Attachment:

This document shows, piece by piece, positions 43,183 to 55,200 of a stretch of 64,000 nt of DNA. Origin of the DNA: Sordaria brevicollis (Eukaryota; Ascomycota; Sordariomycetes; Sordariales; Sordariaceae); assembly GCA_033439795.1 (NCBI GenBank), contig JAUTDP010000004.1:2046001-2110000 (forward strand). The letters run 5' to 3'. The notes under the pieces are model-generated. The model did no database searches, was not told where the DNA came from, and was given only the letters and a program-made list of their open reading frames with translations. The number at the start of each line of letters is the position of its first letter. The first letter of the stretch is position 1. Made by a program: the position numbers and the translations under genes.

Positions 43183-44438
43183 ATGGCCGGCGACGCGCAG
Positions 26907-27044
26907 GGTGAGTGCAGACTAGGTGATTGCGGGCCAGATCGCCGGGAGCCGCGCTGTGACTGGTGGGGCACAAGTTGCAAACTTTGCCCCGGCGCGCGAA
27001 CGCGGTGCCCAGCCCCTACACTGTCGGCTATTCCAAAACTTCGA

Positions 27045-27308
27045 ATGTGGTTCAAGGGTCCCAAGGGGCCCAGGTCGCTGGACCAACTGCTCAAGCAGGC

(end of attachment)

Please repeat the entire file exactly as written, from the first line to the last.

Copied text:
This document shows, piece by piece, positions 43,183 to 55,200 of a stretch of 64,000 nt of DNA. Origin of the DNA: Sordaria brevicollis (Eukaryota; Ascomycota; Sordariomycetes; Sordariales; Sordariaceae); assembly GCA_033439795.1 (NCBI GenBank), contig JAUTDP010000004.1:2046001-2110000 (forward strand). The letters run 5' to 3'. The notes under the pieces are model-generated. The model did no database searches, was not told where the DNA came from, and was given only the letters and a program-made list of their open reading frames with translations. The number at the start of each line of letters is the position of its first letter. The first letter of the stretch is position 1. Made by a program: the position numbers and the translations under genes.

Positions 43183-44438
43183 ATGGCCGGCGACGCGCAG
Positions 26907-27044
26907 GGTGAGTGCAGACTAGGTGATTGCGGGCCAGATCGCCGGGAGCCGCGCTGTGACTGGTGGGGCACAAGTTGCAAACTTTGCCCCGGCGCGCGAA
27001 CGCGGTGCCCAGCCCCTACACTGTCGGCTATTCCAAAACTTCGA

Positions 27045-27308
27045 ATGTGGTTCAAGGGTCCCAAGGGGCCCAGGTCGCTGGACCAACTGCTCAAGCAGGC